Guest column: V Sridhar, Professor, IIIT-Bangalore
The recently released NASSCOM-PwC India E-Commerce report indicates that the Indian e-commerce market of $35 billion is expected to grow at 25 per cent in the next five years and exceed $100 billion by 2022 and create close to 1 million jobs. The recently concluded multi-billion dollar acquisition of stake in Flipkart by Walmart; investment plans of $2 billion in the Indian market by Amazon whose valuation recently crossed $1 trillion; and continued interests of Chinese mega investors such as Tencent and Alibaba in Indian e-commerce start-ups are indications of the huge potential of Indian e-commerce sector.
While the NASSCOM-PwC report discusses the growth potential of e-commerce across different sectors, this article delves in to some unresolved issues.
The Platform Approach
A typical e-commerce market place is a platform that connects sellers of products on one side with potential buyers on the other side. The platform provides the required glue between sellers and buyers, thus exhibiting network externalities. Specifically, success of the e-commerce platform depends on the number of users on each side (that is buyers and sellers) and the usage across them which is often referred to as cross-side network effect as expounded by the Nobel prize winning economist Jean Tirole. Because of this phenomenon, world over, e-commerce platforms are normally dominated by a few firms. Capital dumping is one of the methods adopted by e-commerce firms to increase the adoption and hence to win customer attention. While anti-trust laws are still evolving in India, the Competition Commission of India has been reviewing cases of predatory pricing in E-commerce. A regulatory framework that balances the innovation in e-commerce with the market dominance by few firms is required for the start-up eco system to survive in the e-commerce market place.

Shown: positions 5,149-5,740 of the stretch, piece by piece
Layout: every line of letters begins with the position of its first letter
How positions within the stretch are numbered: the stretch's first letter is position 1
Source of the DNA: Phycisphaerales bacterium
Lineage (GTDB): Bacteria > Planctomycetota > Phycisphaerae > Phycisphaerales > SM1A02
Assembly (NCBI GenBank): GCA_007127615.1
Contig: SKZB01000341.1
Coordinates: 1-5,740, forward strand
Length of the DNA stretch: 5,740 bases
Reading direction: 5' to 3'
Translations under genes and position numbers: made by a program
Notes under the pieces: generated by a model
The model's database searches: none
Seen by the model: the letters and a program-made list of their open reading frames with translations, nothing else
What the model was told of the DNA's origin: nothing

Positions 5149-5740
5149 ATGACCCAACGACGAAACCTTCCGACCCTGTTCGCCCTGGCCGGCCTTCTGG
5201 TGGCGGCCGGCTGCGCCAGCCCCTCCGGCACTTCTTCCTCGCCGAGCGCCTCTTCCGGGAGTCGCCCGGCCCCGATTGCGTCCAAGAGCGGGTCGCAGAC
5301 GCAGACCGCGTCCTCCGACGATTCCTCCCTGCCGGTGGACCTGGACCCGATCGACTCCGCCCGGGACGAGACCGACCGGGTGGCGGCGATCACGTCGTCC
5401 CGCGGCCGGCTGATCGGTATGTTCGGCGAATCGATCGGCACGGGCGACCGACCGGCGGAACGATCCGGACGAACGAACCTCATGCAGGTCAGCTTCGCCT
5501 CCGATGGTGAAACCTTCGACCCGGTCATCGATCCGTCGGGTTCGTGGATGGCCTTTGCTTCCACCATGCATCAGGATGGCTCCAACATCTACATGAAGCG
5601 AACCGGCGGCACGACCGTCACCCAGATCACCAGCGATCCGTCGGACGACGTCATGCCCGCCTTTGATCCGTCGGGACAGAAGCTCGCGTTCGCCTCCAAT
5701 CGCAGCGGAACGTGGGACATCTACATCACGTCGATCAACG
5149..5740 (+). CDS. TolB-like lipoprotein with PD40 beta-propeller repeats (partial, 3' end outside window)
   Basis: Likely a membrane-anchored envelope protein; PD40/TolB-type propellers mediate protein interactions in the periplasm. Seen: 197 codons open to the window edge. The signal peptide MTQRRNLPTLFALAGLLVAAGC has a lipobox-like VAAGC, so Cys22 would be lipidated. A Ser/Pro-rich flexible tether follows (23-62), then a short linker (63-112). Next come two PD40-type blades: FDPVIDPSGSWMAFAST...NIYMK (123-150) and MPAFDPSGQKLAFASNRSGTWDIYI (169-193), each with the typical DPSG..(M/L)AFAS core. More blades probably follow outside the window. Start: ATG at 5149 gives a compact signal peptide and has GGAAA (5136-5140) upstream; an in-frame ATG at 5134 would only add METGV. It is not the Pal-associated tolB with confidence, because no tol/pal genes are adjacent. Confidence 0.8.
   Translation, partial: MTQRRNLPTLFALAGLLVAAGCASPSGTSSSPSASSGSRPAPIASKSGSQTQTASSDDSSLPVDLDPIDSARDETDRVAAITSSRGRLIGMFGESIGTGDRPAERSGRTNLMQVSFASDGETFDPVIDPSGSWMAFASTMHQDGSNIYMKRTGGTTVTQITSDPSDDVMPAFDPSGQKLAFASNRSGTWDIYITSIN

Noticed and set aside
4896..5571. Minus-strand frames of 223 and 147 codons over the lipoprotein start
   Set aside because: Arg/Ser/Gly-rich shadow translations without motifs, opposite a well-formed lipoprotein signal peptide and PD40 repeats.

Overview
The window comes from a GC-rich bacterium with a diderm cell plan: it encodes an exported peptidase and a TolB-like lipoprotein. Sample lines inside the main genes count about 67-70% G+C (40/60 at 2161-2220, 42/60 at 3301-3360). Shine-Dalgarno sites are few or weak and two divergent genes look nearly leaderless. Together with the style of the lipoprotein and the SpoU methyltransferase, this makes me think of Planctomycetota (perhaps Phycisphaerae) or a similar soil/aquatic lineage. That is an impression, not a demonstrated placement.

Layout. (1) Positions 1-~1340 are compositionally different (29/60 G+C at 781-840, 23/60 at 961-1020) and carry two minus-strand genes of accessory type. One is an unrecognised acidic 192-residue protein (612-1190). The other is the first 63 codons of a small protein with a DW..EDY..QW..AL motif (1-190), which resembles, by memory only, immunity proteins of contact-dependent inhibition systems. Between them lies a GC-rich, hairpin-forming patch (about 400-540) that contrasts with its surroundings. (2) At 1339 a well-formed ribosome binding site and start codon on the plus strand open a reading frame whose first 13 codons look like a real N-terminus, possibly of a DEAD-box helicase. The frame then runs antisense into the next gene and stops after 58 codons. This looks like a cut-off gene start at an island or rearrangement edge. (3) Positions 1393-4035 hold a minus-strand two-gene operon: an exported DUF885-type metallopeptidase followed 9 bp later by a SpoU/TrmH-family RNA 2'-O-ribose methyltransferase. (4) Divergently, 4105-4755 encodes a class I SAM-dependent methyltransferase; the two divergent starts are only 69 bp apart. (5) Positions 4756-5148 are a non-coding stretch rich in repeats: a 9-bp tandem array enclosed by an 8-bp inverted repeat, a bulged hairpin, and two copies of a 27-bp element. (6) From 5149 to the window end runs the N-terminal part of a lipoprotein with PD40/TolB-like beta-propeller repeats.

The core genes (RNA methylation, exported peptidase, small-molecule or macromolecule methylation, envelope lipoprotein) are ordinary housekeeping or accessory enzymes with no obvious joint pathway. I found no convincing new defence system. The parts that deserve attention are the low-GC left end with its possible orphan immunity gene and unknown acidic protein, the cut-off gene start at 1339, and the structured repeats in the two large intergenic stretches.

Accountability in e-commerce?
In all e-commerce platforms, the main advantage is of dis-intermediation through technology and hence the associated cost arbitrage. While the e-commerce platforms in general bring down prices of products and services and hence enable quick scale-up on the downward sloping demand curve, they also pose certain risks to consumers or third parties associated with their business operations. There can be negligence to protect interests of customers due to lack of regulation. In January 2018, the 31 year old Consumer Protection Act has been amended in which e-commerce firms are also included to protect the interests of consumers who purchase goods and services online. The February 2018 press note on the “Operationalisation of Food Safety and Standards (Licensing and Registration of (Food Business) Amendment Regulations, 2018” has included sections on food Licensing and Registration of E-Commerce food business operators. While these regulations may pose more than needed restrictions on e-commerce firms, it is time that the e-commerce firms steer away from their stand as “technology platforms” to “on-line businesses” and hence take more responsibility and liability in terms of consumer protection.
Is profitability a myth in e-commerce?
It is well known that Amazon never was profitable until its Cloud Services picked up in 2015. E-commerce business involves both digital and physical parts in the value chain. Unlike, pure digital goods and services where marginal costs are very minimal, the physical part that includes inventory holding at warehouses, last mile delivery are often costly. In fact, it has been shown that the average cost does not decrease but increase as the firms become larger with
varied customer and product types. This is one of the reasons for the costs of e-commerce firms to go up as revenue and merchandise sale increases, thus making them loss making companies. Hence the e-commerce firms should be innovative in reducing costs as they scale up, so that their business become viable!
What about IPO?
One of the ways to show case the merit of Indian e-commerce is for the founders to take it public through an Initial Public Offering (IPO). As of now, only Just Dial and Makemytrip have gone the IPO way, leaving all the rest to acquire capital from VCs and institutional investors. While there are risks and benefits associated with IPOs, firms in general get a professional board and executives to direct and execute the firm’s long haul strategy, compared to the passion and zeal of the founders, which may often by myopic. It is time that Indian founders of the Unicorn e-commerce firms in India take risk and go public, thus enlarging their shareholder base and hence accountability.
Comparison with China
Needless to say, comparison with China is inevitable. Sales volume through e-commerce in China grew from about 8 trillion Yuan to 10.8 trillion as on 2016 (equivalent to $1.6 trillion). To facilitate the same, mobile broadband subscription has grown to almost one billion, whereas in India it is still at 400 million. A bright spot in India, is the indigenous Unified Payment Interface (UPI), monthly digital transactions of which account for more than Rs 50,000 crore.
Hence, we need to still catch up and have miles to go!